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Midland County Commissioners discuss revising policies on books at county library

Commissioners and the library director will look at policies regarding kids books on shelves at the library.

MIDLAND, Texas — Midland County Commissioners still haven't turned the page just yet on the policies regarding books for kids in the county library.

The reconsideration policy, which allows people to fill out forms on books they want the library to reconsider taking off shelves, will be revised. 

"So, we’re redoing the reconsideration policy for it to delineate exactly what the timelines are gonna be," said Dianne Anderson, commissioner for Precinct 4. "Then there is another form called policies and forms. We’re trying to get that updated, and we’re also now working on something that classifies the age groups so that youth starts at 17 and up."

Anderson hopes to also classify age groups for kids ages 9 to 17.

"We’re not trying to ban books, we’re trying to get books placed in the section that is more appropriate than a 9-year-old getting to view books that are totally inappropriate," said Anderson. "That’s what a majority of the parents are trying to remove, are books that have sexual language, the drugs, the profanity, inappropriate behaviors. If people want to have that, then put it in the correct section."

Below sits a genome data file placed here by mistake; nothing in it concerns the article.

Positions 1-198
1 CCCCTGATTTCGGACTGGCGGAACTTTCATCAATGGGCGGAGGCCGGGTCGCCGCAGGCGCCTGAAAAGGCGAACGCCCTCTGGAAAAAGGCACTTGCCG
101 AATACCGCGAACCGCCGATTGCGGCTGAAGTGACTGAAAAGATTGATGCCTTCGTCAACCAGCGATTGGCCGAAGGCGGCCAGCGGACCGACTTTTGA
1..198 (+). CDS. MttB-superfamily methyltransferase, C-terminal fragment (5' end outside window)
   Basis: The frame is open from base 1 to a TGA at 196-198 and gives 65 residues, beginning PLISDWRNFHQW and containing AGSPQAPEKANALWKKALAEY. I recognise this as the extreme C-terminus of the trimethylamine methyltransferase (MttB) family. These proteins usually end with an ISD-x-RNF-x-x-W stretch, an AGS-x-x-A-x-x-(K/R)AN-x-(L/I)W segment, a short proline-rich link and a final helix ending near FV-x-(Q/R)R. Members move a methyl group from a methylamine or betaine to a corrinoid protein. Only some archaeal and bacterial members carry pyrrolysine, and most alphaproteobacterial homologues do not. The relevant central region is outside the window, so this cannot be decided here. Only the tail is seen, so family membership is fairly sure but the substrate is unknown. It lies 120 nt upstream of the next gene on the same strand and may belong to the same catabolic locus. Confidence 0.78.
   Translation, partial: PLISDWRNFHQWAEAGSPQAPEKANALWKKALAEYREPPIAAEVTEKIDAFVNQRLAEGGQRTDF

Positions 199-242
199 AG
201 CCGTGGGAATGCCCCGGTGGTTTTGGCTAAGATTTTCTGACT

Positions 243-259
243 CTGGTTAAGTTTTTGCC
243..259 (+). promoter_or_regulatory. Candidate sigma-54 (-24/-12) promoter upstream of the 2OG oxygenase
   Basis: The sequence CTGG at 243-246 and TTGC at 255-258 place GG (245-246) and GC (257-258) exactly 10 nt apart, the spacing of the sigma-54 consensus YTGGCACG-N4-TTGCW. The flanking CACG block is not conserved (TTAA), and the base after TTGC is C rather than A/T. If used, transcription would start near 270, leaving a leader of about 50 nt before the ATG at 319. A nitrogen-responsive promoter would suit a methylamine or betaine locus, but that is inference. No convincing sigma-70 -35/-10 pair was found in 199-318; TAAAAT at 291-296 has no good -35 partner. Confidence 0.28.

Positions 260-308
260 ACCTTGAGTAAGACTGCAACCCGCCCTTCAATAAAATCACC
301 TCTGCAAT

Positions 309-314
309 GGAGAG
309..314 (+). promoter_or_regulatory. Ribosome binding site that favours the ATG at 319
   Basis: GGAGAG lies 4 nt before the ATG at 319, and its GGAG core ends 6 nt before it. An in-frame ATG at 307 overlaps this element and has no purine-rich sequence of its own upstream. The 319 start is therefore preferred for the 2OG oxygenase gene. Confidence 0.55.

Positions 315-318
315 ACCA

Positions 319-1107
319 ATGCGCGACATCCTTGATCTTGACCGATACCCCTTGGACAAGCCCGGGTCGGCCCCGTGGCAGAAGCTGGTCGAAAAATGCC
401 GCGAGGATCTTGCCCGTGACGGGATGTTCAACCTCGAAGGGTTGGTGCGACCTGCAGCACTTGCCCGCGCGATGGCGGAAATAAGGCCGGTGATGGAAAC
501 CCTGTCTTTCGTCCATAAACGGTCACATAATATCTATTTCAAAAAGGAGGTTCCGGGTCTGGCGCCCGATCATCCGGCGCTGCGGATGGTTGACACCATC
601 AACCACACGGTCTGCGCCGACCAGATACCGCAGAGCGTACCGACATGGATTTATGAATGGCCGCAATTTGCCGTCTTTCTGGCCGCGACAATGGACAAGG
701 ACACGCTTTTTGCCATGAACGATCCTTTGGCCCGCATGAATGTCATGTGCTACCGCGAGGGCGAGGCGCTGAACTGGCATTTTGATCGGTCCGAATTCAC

Timothy O'Leary is a Midland resident who came to the court and spoke during public comment, expressing how important it is to keep books on the shelves that still represent the whole community.

"These librarians are professionals in the field," said O'Leary. "The question with Midland public libraries is not what do I want to see on the shelves, or what does another individual want to see on the shelves, it’s what can we put on the shelves that's reflective of our community, and the members of our community, and that serves our community, and that’s what these librarians are trained to do. They’re trained to evaluate the literature in a way to be able to curate a good collection for our entire community, and I have the utmost confidence in Midland public libraries to do so."

Along with the librarians, O'Leary said reinforcing representation falls on elected officials also.

"It’s really important that the court keeps in mind that we are still your constituents, and we still deserve representation," said O'Leary. "You are an elected official. It is your job to represent the entirety of the populace, not just your church, not just your worldview, not just your frame of reference, everyone around you."

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